Slow Getting Up: A Story of NFL Survival from the Bottom of the Pile
“The book may be called Slow Getting Up, but if you take the time to read it, you’ll find yourself incredibly slow to put it down. Jackson may have only scored two touchdowns in his NFL career, but he can certainly count this book as a 99-yard game-winning TD.”
The sleeper sports book of this year, or perhaps any year, is Nate Jackson’s Slow Getting Up, a Ball Four-level honest look at the lives of NFL players by one who was there.
The term sleeper is not all that inappropriate, given the cover photo with Nate Jackson stretched out on the turf in his Denver Bronco uniform, presumably injured yet again. In his six-year NFL career, Jackson seems to have spent at least as much time at doctors’ offices as he did on the field. But that doesn’t change the fact that he has written a hilarious insider’s view of realities of playing in the NFL.
Most sports books are about stars. These were incredibly gifted athletes whom everyone, from parents to coaches to best friends, knew they were ticketed for greatness practically from first grade. In today’s hypercompetitive sports marketing world, most kids great at sports are identified extremely early in life, and greatness—followed by acclaim, fame, money, and the inevitable tell-nothing book—arrive in short order.
Jackson is different on many levels. First, he’s not the prototypical athlete who can write a little bit. (It appears that he wrote his entire book all by himself, without the help of a ghost.) He’s something much rarer: a writer who actually had the athletic talent to play in the NFL.
Talent, but not that much talent. Nate Jackson is well aware of the gulf between himself and the Jerry Rices and Joe Montanas of the world, the individuals who made the game look easy and who had careers that spanned 15 years or more. Instead, Jackson was a great athlete with marginal football talents who hung in there long enough to make it to the highest levels of the game.
He even scored a couple of touchdowns, which are described in gratifyingly detailed terms. You really feel as though it’s you and not him—which is the ultimate achievement of art in a sports book.
Jackson has the ability to turn a felicitous phrase, and he combines that with wonderfully self-deprecating humor and a Proustian eye for detail to turn the story of a guy who seemingly never knew from week to week whether he would be in uniform into a compelling story.
For example, he describes the experience of coming out of the inflatable Denver Broncos helmet and lurching onto the field. It’s a moment with which every player, and every fan, is familiar. But only Nate Jackson has the ability to notice—and then write about—the mingling of the scent of the perfumes of the cheerleaders with the smell of the fireworks. There’s not an English professor in the country who wouldn’t take his hat off to admire a moment as well noticed as that.
Jackson is extremely candid about his medical history, which does indeed outstrip his football one. He may never have been the most valuable player, but he was certainly up there with the most injured. We traipse from training table to hospital to rehab, hoping against hope, along with Jackson, that he’ll find a way back on the field. Usually he does, until the bitter end when the Broncos cut him and he can’t quite catch on with the Browns or the Eagles.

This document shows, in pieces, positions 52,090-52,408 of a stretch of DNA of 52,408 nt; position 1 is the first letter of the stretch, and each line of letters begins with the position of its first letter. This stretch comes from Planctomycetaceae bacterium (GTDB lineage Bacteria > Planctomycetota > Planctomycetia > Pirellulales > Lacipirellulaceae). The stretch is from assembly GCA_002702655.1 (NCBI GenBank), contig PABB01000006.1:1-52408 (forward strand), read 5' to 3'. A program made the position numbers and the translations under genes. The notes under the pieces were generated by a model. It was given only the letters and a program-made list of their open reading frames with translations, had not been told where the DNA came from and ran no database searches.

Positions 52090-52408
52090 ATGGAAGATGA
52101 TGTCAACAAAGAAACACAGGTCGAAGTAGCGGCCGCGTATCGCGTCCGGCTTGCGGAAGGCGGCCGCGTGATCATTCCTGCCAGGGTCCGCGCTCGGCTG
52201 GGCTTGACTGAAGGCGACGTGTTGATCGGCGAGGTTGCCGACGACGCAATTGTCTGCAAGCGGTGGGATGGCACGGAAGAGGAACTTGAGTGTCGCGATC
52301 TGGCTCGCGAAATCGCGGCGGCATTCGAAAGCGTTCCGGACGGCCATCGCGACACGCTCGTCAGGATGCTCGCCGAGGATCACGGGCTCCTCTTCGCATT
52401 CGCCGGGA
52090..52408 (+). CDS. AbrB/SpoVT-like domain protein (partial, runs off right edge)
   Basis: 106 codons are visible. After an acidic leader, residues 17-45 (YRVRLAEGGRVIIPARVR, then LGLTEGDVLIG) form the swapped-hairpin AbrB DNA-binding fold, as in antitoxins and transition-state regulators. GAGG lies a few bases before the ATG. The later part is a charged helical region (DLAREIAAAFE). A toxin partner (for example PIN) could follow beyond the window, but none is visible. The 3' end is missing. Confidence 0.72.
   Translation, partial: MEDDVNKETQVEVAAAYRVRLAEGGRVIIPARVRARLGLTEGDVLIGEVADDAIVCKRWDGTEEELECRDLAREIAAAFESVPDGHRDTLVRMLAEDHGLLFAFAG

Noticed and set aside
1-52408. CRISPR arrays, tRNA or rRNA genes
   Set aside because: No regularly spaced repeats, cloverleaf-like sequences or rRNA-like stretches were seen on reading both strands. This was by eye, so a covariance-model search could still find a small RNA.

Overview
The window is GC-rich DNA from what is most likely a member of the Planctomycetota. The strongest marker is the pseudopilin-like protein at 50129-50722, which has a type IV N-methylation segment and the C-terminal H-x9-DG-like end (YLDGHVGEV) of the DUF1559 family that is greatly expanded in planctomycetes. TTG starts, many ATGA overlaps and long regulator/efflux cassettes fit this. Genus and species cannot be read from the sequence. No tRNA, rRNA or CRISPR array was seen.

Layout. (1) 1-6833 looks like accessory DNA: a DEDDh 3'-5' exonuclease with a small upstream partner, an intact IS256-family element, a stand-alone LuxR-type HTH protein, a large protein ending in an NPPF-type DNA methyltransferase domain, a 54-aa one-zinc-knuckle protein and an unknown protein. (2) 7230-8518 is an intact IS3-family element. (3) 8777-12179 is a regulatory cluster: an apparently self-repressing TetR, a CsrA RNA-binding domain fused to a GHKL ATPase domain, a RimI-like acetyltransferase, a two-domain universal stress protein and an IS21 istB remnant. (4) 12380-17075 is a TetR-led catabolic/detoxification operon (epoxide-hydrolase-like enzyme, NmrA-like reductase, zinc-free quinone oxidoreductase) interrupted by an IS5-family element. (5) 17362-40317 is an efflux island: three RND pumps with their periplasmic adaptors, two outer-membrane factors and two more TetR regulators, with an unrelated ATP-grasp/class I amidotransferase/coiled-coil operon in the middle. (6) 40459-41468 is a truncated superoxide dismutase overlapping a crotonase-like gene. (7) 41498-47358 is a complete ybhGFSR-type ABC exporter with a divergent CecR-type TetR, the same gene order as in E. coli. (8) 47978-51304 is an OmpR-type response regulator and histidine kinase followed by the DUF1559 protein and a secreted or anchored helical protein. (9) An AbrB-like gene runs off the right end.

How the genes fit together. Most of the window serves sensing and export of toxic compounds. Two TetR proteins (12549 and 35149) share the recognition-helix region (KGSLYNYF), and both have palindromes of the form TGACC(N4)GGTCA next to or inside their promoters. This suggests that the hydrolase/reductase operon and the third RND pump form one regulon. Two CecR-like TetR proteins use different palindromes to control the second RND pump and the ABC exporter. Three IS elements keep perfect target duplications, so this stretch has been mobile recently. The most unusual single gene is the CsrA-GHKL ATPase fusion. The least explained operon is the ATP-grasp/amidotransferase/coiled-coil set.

Jackson also gives us an insider’s look at the social life of the NFL player, which is pretty downright enjoyable from his perspective. Except for the moment, of course, when he meets a girl in Vegas, has a fling with her, texts with her, and then discovers that he’s actually texting her husband, who politely asks him to cease doing so.
The odd thing about reading Jackson’s book is that he is not nearly as good a football player as he is a writer. He’s darned good—good enough to hang in there all those years with the Broncos, which puts him in the elite of the sport. But he’s not in the elite of the elite, the household names, the people who usually have their names on books (not that they actually have read those books half the time). So you keep waiting for the breakout season that never comes, the MVP year, the long-overdue recognition that he is one of the greatest in the game.
In other words, this ain’t Rudy.
But no matter. The fact that the reader wishes so much more for Jackson indicates the level of the empathetic bond he is able to create by virtue of the strength of his writing. In a sports world where everyone is encouraging everyone else to keep it real, and no one does, Nate Jackson does. Even the title is tremendous—Slow Getting Up, the broadcaster’s euphemism for a player who has suffered yet another concussion or insult to his body.
The book may be called Slow Getting Up, but if you take the time to read it, you’ll find yourself incredibly slow to put it down. Jackson may have only scored two touchdowns in his NFL career, but he can certainly count this book as a 99-yard game-winning TD.